Amy Bowers TV Talk
"When I Am Queen"
When I am Queen, TV news will be much better,
and more fun.
Nobody will do a story because Somebody
is making an Announcement somewhere, and we donít have anything else in
We will tell the truth. We will use both
sides of our brains, and our stories will carry emotional depth and informational
If youíre curious about a place you havenít
been, I will encourage you to go there, and report on it, when I am Queen.
If your conscience is shocked by something,
you may tell it.
If you have a story idea, but canít support
it with an article from the paper, I will admire your originality. I will
not insist on seeing your idea in the Washington Post before I put
it on the air.
We will cover it, even if it isnít about
middle-class white people.
I will not allow you to put your name on
hand-outs that you cannot verify or confirm.
I will continue to outlaw the vertical
frame, the jump cut, and the stacking of medium shots.
I may even start watching television again,
when I am Queen.
A reporter whose market is beyond my sovereignty
wrote the following to Shoptalk, a widely read newsletter for TV news personnel.
His reference to the NPPA is the National Press Photographer's Association.
>From: Rusty Surette
>KETK NBC- Tyler, TX
>RE: Flash-Fast Pace Photography
>Dear Shoptalk Readers:
>I'm a big fan of KPRC "News 2 Houston"
because of their photography
>techniques. So, I was wondering....what
other stations do the
>Flash/Fast Pace/MTV Style shooting? In
other words: ANTI - NPPA.
>Email me at Mercury4@aol.com if anybody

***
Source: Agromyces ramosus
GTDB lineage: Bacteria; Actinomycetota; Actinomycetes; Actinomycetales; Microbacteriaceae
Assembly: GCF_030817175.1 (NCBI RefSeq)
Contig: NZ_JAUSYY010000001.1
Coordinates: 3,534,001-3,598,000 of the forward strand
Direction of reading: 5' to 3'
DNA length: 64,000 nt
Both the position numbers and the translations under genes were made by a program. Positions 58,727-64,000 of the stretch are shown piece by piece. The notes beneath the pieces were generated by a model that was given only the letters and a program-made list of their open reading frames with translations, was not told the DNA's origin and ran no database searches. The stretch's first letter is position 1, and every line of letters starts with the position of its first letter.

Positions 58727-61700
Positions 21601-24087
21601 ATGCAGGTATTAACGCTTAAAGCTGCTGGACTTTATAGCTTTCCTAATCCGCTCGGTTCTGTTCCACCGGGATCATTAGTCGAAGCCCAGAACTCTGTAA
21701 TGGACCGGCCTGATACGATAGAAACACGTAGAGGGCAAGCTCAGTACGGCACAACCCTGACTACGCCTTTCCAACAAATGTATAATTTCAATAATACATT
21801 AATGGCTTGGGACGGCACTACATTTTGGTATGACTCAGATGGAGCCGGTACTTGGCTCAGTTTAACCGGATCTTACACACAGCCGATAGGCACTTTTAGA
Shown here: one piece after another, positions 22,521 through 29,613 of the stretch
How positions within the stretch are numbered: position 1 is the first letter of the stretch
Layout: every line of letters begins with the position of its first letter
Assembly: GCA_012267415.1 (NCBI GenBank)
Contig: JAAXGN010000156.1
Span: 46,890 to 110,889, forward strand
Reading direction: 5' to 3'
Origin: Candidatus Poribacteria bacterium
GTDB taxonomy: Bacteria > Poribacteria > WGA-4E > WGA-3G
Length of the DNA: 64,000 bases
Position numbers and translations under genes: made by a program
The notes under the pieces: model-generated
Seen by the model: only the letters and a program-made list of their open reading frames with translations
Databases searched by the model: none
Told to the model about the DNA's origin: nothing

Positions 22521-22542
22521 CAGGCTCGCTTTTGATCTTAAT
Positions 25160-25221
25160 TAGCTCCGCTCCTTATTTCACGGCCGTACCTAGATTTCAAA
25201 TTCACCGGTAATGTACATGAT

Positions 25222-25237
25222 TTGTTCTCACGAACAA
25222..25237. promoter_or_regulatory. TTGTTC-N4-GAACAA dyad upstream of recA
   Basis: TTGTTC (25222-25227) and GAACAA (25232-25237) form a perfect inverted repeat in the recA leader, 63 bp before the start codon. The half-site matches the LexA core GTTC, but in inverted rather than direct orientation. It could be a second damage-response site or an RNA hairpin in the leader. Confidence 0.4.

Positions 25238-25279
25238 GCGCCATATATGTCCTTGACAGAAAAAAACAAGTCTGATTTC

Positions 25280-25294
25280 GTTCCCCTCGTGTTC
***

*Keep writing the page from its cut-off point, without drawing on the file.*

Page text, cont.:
knows of any other stations
>that dare to be different. THANKS!!!!
As the future Queen, it was my duty to
>From: Amy Bowers
>freelance field producer
>and former NPPA-style network news shooter
>To Rusty Surette,
>I don't think that NPPA style shooting
has to do with the pace of the
>finished news story. NPPA shooters are
conscious of camera movement.
>If you don't want a building to wiggle,
or you want a rock-steady
>interview, you use a tripod. This does
not mean that all camera
>movement and quick cutting is "anti-NPPA."
It just means that
>UNINTENTIONAL or THOUGHTLESS camera movement
>Same with editing. The NPPA-trained photog
shoots sequences. When you
>cut away from the interview to the supporting
b-roll footage, you can
>choose wides, tights, close-ups, or reverses
to build your description
>of the subject. You are not stuck flashing
to one cut-away, and
>flashing back to interview, due to a
lack of variety in the shots. But
>even MTV style works best when the images
tell a story.
>If you like a camera that tilts and moves,
you can certainly do that
>with intention. Same with dramatic camera
angles and composition.
>I haven't seen News2 Houston, so it may
be that they are using shots
>that are unintentionally out of focus,
poorly lit, under/over exposed,
>or shaking for no real reason. Maybe
they are using footage taken with
>no natural sound. If that is the case,
they are anti-NPPA.
>NPPA-style means clean, creative and
descriptive. As far as I know
>it's the best way to tell a TV story.
I believe it includes a range of
>style from "classic documentary" to "TV
magazine" to "gonzo."
>Rusty, when you "dare to be different"
in your work, do you commit to
>photographing your vision? Or are
you getting negative feedback
>because you don't know what "screen direction"
is, and you refuse to
>learn the basics?